Jamila Haider is a PhD candidate studying the relationship between persistent poverty and biocultural diversity. Her PhD explores how development interventions can improve human well-being without eroding the cultural and agricultural bio-diversity that makes a given place unique and is important for global resilience.
Her interests also include: assessing resilience, stewardship, integrating knowledge systems, and early-career journeys in sustainability science.
Jamila also works part-time as a programme officer with SwedBio, where she coordinates “Communities Self-Assessing Resilience” initiative.
More specifically her PhD:
Prior to starting her PhD at the Stockholm Resilience Centre, Jamila completed her Master’s degree at the University of Cambridge in Geographical Research. As part of the Political Ecology group, her thesis used Elinor Ostrom’s social-ecological systems framework to assess institutional governance of joint forestry management in Tajikistan.
Jamila worked from 2009-2011 as an international development practitioner. As International Development Management Fellow with the Aga Khan Foundation, she worked as a natural resource management program officer in Tajikistan, and then went on to support the management of a cross-border programme between Tajikistan and Afghanistan with Aga Khan Foundation Afghanistan. From 2010-2011 she held the position of national coordinator for the Land and Water Unit for the same organisation, based in Kabul.
Jamila has Bachelor degrees in Biology and Political Science (Development Studies focus) from Carleton University, where her Honour’s thesis focused on community based natural resource management in South-East Madagascar.
Additionally, Jamila is a member of:
Jamila is also the author of “With Our Own Hands: A celebration of food and life in the Pamir Mountains of Afghanistan and Tajikistan.” The book received media attention beyond academia, won a Gourmand Award: World’s Best Cookbook (2016), and is currently being turned into a documentary film. Her cook book has also recived media attention from various outlets, such as BBC.
Awards and achievements:
Radhika Gupta, MSc candidate
Research news | 2017-05-03
Development aid must incorporate culture and nature better in efforts to push communities out of poverty, researchers argue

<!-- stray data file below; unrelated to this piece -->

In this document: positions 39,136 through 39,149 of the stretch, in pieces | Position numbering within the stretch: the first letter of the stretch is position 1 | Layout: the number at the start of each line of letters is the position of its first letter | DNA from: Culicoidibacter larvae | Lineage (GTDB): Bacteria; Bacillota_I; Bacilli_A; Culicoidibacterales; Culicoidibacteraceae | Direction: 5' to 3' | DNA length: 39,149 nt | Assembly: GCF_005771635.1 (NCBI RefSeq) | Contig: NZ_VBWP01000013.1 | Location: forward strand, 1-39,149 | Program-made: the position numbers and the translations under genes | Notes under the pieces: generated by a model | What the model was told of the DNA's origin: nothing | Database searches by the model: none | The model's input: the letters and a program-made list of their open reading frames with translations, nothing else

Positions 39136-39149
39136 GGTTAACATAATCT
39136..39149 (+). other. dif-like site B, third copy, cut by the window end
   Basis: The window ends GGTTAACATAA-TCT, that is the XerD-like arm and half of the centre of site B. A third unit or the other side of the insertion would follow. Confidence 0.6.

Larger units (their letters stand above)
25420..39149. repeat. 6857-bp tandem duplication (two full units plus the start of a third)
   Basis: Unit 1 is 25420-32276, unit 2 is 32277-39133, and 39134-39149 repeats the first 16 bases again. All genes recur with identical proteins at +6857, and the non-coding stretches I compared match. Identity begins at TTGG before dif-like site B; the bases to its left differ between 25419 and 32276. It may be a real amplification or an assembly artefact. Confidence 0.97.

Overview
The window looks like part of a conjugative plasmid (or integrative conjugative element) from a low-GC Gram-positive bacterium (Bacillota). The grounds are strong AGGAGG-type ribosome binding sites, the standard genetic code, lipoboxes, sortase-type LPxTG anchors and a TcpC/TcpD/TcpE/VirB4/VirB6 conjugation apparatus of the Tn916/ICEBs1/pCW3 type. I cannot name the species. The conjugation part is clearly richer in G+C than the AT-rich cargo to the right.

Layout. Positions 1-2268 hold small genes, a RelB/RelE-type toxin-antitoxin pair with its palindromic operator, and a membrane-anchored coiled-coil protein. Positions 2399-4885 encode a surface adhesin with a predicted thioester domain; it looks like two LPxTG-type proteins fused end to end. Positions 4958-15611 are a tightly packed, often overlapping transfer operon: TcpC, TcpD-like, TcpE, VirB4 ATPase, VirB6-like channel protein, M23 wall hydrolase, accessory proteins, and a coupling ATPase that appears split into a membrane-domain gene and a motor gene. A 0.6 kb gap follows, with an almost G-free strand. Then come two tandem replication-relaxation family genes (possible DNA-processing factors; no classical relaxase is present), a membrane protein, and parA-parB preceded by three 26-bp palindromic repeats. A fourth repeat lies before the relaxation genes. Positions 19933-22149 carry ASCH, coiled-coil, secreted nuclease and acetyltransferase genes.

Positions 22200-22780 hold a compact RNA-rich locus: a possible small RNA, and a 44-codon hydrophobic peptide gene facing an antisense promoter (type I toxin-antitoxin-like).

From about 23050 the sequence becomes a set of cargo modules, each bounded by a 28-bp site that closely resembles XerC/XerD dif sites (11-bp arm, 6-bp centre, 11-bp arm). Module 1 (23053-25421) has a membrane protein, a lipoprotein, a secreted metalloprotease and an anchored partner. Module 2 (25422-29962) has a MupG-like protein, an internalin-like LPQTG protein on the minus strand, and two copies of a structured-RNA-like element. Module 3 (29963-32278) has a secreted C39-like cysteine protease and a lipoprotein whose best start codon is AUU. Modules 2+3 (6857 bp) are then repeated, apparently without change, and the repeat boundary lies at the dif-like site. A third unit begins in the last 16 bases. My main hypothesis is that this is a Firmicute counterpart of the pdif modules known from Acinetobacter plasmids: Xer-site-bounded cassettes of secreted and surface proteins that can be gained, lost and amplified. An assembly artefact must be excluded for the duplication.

Research news | 2017-03-30
Jamila Haider’s research focuses on how to alleviate poverty without eroding biological and cultural diversity
General news | 2016-05-30
Cookbook written by centre researcher Jamila Haider and Dutch researcher Frederik van Oudenhoven wins international cookbook of the year award
Research news | 2015-12-04
Reducing resilience to a few measurements can block deeper understanding
2017 - Dissertation
How can efforts to alleviate poverty better account for coevolving relationships between people and nature? Persistent poverty is often conceptualised as a poverty trap, a concept which has thus far failed to incorporate interdependencies between human well-being, nature and culture. As such, interventions to alleviate poverty are often ineffective or may even exacerbate poverty – especially in areas with rich biological and c...
2017 - Journal / article
The establishment of interdisciplinary Master’s and PhD programmes in sustainability science is opening up an exciting arena filled with opportunities for early-career scholars to address pressing sustainability challenges. However, embarking upon an interdisciplinary endeavor as an early-career scholar poses a unique set of challenges: to develop an individual scientific identity and a strong and specific methodological skill...
2017 - Journal / article
The concept of a poverty trap—commonly understood as a self-reinforcing situation beneath an asset threshold—has been very influential in describing the persistence of poverty and the relationship between poverty and sustainability. Although traps, and the dynamics that lead to traps, are defined and used differently in different disciplines, the concept of a poverty trap has been most powerfully shaped by work in development ...
2017 - Newspaper and media input
Our global food system has two opposing faces. It has almost one billion people suffering from hunger, while nearly the same number suffers from obesity. This is also a world where people struggle daily to obtain enough food, and where people waste more than that same amount every day. Global warming and extreme weather events are expected to increase the volatility of ecosystems and thereby stunt the productivity of agricultu...